## Seminars and Colloquia by Series

Series: PDE Seminar
Tuesday, March 3, 2015 - 15:05 , Location: skiles 006 , Phillip Isett , MIT , Organizer:
Motivated by the theory of hydrodynamic turbulence, L. Onsager conjectured in 1949 that solutions to the incompressible Euler equations with Holder regularity less than 1/3 may fail to conserve energy.  C. De Lellis and L. Székelyhidi, Jr. have pioneered an approach to constructing such irregular flows based on an iteration scheme known as convex integration.  This approach involves correcting “approximate solutions" by adding rapid oscillations, which are designed to reduce the error term in solving the equation.  In this talk, I will discuss an improved convex integration framework, which yields solutions with Holder regularity 1/5- as well as other recent results.
Series: PDE Seminar
Tuesday, February 24, 2015 - 15:00 , Location: Skiles 006 , , ICMAT , , Organizer: Ronghua Pan
For the water waves system we have shown the formation in finite time of splash and splat singularities. A splash singularity is when the interface remain smooth but self-intersects at a point and a splat singularity is when it self-intersects along an arc. In this talk I will discuss new results on stationary splash singularities for water waves and in the case of a parabolic system a splash can also develop but not a splat singularity.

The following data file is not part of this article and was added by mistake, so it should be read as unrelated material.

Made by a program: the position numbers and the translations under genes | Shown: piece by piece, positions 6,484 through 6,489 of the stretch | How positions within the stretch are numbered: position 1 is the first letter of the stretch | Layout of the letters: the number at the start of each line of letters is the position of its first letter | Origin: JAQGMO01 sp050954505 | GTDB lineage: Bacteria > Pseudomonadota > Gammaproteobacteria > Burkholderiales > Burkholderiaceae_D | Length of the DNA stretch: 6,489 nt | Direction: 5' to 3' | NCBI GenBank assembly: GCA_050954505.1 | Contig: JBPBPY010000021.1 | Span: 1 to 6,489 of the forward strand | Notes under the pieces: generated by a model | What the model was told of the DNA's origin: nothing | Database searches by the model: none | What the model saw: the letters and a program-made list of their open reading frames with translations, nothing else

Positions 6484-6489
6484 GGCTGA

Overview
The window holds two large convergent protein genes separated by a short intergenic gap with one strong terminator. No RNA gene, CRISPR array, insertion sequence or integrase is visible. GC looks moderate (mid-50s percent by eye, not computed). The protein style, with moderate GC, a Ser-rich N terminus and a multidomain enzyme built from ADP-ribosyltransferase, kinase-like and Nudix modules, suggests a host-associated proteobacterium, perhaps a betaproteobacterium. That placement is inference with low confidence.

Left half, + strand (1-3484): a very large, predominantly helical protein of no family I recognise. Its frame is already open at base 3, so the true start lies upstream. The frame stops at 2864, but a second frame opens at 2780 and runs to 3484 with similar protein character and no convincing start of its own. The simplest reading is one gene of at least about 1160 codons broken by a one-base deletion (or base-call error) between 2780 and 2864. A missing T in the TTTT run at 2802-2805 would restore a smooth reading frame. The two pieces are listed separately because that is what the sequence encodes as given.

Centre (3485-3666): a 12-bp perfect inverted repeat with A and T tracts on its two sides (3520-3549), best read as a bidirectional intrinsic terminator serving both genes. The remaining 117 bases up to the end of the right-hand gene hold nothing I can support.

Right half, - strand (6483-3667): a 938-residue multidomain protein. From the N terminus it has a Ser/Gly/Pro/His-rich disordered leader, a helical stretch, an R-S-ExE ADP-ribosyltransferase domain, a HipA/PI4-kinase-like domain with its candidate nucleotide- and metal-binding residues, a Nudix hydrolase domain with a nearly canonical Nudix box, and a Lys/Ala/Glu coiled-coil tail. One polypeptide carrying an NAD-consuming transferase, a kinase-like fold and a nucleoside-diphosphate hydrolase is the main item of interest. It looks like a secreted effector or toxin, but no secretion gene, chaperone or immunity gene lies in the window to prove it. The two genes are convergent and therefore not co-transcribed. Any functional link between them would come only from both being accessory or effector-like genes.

Series: PDE Seminar
Wednesday, February 18, 2015 - 11:05 , Location: Skiles 170 (Special) , Wang, Yaguang , Shanghai Jiaotong University , Organizer:
In this talk, we shall study the stability of the Prandtl boundary layer equations in three space variables. First, we obtain a well-posedness result of the three-dimensional Prandtl equations under some constraint on its flow structure. It reveals that the classical Burgers equation plays an important role in determining this type of flow with special structure, that avoids the appearance of the complicated secondary flow in the three-dimensional Prandtl boundary layers. Second, we give an instability criterion for the Prandtl equations in three space variables. Both of linear and nonlinear stability are considered. This criterion shows that the monotonic shear flow is linearly stable for the three dimensional Prandtl equations if and only if the tangential velocity field direction is invariant with respect to the normal variable, which is an exact complement to the above well-posedness result for a special flow. This is a joint work with Chengjie Liu and Tong Yang.
Series: PDE Seminar
Tuesday, February 17, 2015 - 15:05 , Location: Skiles 006 , Robin Young , University of Massachusetts, Amherst , Organizer:
Series: PDE Seminar
Tuesday, January 27, 2015 - 15:05 , Location: Skiles 006 , Jeremy Marzuola , University of North Carolina at Chapel Hill , Organizer:
We survey some recent results by the speaker, Jason Metcalfe and Daniel Tataru for small data local well-posedness of quasilinear Schrödinger equations. In addition, we will discuss some applications recently explored with Jianfeng Lu and recent progress towards the large data short time problem.  Along the way, we will attempt to motivate analysis of the problem with connections to problems from Density Functional Theory.